Review: Speak by Laurie Halse Anderson
There are no two ways about it--Speak is a gritty and painfully real novel about a very serious subject. Melinda Sordino is an outcast. The kind of kid that all of the other Freshmen at Merryweather High go out of their way to avoid. After all, she is not dressed well, she barely talks and during the summer break she committed the ultimate sin--she broke up a party that she and her former friends were attending by calling the police. But almost from the outset, the reader is given a hint that there are compelling reasons behind Melinda's silence and that perhaps she is not been given a fair trial by those around her--from her dysfunctional parents, her former friends from middle school who are trying hard to reinvent themselves and to fit in and by the many teacher and school staff all of whom are suffering due to needless bureaucracy and a lack of direction. And some of them, like Mr Neck, are just arseholes. Then there is Heather, a fake and perky wannabe whose only goal, it seems, is to be a part of one of the important groups at school. But until she can do that, she'll hang around with her only friend, Melinda. (Who she eventually ditches.)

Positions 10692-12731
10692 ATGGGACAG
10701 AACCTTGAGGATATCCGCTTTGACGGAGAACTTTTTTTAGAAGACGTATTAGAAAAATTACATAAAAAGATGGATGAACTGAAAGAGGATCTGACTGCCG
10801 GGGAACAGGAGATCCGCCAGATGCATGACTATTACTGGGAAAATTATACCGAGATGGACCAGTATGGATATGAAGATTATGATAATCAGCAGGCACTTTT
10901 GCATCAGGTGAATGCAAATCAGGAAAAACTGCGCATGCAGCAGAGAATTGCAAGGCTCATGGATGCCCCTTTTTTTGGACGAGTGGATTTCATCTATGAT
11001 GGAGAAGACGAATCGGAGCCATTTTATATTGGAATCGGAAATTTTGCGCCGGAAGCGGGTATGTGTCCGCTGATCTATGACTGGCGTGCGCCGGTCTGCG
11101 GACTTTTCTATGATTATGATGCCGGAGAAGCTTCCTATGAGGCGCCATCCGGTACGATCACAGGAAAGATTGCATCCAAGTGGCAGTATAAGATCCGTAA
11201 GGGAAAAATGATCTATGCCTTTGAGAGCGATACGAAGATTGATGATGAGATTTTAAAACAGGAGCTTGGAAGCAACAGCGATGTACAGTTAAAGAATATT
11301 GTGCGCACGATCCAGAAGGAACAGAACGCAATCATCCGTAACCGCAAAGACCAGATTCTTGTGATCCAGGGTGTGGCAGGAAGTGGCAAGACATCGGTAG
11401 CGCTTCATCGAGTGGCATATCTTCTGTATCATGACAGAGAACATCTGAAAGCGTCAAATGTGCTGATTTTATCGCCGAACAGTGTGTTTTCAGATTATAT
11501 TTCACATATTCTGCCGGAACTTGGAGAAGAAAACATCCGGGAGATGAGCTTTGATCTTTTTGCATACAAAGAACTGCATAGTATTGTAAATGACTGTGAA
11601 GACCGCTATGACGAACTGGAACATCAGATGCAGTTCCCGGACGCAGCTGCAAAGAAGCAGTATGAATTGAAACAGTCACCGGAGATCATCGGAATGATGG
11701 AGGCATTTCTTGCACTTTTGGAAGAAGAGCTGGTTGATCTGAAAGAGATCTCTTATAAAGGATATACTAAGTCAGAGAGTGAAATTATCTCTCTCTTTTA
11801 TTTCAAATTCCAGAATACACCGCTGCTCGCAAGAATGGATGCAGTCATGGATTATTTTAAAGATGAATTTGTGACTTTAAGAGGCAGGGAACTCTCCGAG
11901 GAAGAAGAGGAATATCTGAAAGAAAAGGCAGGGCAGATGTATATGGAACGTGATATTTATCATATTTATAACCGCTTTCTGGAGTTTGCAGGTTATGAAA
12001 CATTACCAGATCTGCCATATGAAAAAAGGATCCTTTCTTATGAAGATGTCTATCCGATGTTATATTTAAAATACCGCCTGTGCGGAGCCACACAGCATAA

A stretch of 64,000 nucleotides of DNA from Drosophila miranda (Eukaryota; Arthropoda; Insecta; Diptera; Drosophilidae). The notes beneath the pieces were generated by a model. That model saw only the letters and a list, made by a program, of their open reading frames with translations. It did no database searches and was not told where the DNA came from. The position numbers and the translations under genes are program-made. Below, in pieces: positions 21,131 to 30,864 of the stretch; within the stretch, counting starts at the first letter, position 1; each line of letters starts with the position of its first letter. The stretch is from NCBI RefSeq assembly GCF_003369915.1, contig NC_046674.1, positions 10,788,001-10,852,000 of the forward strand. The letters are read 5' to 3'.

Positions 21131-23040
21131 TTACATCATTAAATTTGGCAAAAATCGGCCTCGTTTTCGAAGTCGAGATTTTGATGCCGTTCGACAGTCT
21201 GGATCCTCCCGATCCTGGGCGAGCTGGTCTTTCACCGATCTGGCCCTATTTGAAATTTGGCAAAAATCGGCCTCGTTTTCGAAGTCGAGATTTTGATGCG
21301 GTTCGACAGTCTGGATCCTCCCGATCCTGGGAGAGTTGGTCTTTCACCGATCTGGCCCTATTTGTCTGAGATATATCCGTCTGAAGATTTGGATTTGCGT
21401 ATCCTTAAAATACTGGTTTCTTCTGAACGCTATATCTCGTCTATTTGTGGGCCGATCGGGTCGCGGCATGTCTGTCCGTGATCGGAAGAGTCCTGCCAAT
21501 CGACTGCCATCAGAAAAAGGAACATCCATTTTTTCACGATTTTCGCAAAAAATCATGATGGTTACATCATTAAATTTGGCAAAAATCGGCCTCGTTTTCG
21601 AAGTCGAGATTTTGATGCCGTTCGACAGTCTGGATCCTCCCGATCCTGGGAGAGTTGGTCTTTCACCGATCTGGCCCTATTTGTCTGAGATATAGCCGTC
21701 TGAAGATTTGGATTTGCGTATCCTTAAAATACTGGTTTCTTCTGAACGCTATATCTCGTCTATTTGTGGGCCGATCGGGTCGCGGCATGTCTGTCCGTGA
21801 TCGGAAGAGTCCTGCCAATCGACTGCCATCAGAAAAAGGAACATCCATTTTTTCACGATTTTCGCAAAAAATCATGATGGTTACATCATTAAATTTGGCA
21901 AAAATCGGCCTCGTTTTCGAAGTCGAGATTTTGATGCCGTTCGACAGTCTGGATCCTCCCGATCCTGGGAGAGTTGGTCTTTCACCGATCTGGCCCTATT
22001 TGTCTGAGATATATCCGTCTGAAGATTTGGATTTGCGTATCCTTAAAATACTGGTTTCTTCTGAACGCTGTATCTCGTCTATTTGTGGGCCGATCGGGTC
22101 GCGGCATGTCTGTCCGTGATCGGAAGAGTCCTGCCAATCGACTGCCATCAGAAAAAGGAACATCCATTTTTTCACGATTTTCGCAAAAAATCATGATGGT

Melinda's one salvation comes in the form of her Art class and a teacher who truly cares about his subject and his students. Over the course of the year, she works on her project and slowly becomes more and more able to cope with the terrible event that occurred at the party and, finally finds her voice at the exact moment that it matters.
This one is a dark but compelling read that most definitely is not for the faint of heart. There is a stark, brutal reality about this one that, sadly, many readers will be able to identify with. Speak was first published in 1999 and unsurprisingly, remains in print to this day. It has also been the subject of an independent film made in 2004 and more recently has been turned into a graphic novel.